May 8, 2013
The best place in the garden for tropical plants
Still, this is the desert, and there are some considerations. Even morning sun in the summer can be brutal, so you have to watch the shadows. I have re-developed this area many times in the past twenty years and waiting for some new growth on the dioon edule cycad which you see towards the foreground. Closer to you are some more drought-tolerant plants, only because the watering system doesn't reach that far. The watering system is designed to not go to areas where people use, so the garden is available for enjoyment 24/7, 365 days a year. No running away from sprinklers here just as you've sat down to read a book or begin quaffing a beer!
I bought this house with the idea of having a garden in mind. The backyard had to be on the eastern side of the property. That way, the worst of the hot sun hits the garage door, not the garden. Don't get me wrong, it still gets plenty hot here in the summer, but nothing compared to the "fires of hell" that the western side of the house gets. If your backyard is on the western side of your house, it's best for swimming pools, suntanning, and sunstroke, not a tropical paradise. If that is your situation, all of the shade cloth in the world won't help, you simply need to pick up your house and turn it around.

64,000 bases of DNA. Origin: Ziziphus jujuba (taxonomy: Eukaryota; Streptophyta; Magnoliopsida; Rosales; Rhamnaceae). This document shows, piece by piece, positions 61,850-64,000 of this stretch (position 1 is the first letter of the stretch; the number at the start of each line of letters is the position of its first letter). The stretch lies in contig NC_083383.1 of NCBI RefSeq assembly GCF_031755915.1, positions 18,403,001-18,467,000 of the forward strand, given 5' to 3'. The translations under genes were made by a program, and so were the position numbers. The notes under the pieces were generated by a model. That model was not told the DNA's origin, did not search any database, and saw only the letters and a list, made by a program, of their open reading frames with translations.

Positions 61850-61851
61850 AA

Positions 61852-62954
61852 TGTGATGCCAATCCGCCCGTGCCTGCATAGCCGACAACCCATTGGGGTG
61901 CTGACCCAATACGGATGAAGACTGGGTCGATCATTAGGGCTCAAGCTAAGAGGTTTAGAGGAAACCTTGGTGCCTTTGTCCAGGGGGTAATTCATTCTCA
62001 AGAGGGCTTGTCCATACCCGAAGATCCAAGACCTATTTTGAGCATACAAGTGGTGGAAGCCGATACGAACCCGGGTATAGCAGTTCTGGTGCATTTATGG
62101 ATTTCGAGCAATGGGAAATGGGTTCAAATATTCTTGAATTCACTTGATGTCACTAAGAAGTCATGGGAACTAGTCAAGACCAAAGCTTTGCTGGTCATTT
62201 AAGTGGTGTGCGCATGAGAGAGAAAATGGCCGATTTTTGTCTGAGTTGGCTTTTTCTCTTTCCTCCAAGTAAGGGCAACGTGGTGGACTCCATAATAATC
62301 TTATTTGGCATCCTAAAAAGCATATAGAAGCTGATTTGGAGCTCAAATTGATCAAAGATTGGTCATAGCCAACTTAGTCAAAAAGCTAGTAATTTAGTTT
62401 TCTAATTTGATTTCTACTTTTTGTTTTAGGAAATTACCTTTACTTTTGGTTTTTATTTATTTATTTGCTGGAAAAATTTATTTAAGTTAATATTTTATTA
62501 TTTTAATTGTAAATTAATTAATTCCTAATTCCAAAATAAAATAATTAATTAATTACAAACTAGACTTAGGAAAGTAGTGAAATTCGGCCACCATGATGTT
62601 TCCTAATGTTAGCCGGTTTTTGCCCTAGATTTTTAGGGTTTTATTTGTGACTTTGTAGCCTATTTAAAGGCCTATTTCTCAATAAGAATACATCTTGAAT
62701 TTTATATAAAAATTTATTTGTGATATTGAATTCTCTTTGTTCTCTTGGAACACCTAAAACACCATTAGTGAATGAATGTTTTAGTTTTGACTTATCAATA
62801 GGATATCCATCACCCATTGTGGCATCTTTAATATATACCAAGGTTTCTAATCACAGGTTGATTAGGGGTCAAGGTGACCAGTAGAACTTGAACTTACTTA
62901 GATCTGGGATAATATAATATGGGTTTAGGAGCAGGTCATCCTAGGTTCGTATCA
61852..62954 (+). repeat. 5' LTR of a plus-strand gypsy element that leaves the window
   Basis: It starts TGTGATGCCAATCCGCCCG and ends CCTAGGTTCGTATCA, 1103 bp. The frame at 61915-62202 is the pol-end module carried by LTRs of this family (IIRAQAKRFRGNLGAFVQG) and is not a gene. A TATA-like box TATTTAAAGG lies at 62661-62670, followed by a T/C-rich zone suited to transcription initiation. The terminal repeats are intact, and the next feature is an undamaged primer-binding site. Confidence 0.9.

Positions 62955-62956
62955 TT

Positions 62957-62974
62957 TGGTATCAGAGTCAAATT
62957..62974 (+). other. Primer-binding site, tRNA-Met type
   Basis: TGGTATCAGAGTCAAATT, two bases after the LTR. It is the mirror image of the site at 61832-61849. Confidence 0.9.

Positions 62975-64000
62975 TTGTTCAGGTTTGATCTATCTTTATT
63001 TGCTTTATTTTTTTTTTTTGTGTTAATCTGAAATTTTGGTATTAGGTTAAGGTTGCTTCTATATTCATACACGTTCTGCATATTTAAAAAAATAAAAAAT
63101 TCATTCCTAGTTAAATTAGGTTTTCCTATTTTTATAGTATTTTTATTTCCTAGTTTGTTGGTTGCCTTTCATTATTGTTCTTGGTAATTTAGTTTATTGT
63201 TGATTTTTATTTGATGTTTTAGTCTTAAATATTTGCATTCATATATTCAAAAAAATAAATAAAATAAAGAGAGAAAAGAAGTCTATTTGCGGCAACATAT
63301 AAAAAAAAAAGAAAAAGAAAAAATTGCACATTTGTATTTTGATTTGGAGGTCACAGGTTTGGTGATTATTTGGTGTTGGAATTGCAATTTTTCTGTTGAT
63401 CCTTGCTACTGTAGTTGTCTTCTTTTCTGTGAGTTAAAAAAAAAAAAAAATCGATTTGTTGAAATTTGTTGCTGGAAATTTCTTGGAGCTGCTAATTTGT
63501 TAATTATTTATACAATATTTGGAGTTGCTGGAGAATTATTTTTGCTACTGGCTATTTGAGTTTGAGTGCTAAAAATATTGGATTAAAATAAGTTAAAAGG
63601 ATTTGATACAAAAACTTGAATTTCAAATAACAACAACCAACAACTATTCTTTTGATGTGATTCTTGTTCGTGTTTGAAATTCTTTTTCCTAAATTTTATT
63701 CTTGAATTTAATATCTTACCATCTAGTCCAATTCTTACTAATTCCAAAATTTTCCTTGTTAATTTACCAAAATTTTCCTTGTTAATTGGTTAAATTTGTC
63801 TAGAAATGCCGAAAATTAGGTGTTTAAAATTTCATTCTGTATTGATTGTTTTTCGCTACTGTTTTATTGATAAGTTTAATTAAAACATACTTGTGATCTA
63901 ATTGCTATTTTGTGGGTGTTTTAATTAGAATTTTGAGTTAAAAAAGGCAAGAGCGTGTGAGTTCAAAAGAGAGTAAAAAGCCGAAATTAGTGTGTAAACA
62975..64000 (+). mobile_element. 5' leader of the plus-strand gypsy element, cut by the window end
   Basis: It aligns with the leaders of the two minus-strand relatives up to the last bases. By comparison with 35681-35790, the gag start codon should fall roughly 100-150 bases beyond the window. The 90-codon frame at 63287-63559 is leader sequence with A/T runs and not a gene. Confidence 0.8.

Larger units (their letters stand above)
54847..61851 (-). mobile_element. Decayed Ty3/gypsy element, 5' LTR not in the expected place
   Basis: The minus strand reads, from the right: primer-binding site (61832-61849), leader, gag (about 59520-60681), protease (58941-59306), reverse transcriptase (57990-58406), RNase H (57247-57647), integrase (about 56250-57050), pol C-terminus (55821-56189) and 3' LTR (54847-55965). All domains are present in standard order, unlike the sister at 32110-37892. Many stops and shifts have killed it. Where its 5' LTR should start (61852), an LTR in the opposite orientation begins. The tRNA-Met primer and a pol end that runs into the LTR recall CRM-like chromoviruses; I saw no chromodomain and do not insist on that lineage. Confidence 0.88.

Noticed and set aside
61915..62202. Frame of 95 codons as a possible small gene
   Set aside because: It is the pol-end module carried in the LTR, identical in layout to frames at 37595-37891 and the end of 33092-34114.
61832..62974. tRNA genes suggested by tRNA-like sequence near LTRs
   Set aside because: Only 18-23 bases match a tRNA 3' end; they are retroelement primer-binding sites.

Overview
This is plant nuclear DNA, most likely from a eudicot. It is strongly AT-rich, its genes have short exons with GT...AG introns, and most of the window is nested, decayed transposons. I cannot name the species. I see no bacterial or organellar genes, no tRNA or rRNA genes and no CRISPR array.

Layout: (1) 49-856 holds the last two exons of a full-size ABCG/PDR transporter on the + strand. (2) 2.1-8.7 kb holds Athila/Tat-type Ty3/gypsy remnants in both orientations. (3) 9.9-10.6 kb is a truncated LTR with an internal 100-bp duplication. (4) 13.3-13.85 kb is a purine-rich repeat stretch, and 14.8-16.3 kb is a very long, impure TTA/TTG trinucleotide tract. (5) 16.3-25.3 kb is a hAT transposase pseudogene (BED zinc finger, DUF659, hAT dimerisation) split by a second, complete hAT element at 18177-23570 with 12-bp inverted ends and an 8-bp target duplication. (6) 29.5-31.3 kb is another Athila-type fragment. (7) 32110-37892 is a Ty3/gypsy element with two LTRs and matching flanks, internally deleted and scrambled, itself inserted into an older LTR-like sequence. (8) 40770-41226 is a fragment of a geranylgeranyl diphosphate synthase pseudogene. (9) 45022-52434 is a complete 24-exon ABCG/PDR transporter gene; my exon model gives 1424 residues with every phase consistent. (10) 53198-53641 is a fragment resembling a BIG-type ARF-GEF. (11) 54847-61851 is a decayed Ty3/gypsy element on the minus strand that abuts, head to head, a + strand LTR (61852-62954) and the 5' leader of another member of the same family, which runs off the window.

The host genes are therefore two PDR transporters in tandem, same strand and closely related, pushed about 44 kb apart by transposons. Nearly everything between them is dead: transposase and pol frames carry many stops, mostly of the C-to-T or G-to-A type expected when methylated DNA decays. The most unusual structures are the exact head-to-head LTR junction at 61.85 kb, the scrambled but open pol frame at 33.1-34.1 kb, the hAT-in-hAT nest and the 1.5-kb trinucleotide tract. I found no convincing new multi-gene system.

In addition to getting shade from the house, this particular piece of the garden gets shade from the tree that you see at left. Not all of the time, but as the sun gets higher in the sky, it will go into shade. That's why the area just a few feet north, that doesn't get shade from the tree, although it gets shade from the house, is not quite as "prime real estate". And another reason why this area is "prime real estate" is that the tree provides frost protection in the winter, too. It's all about location!
Posted by Brad Hall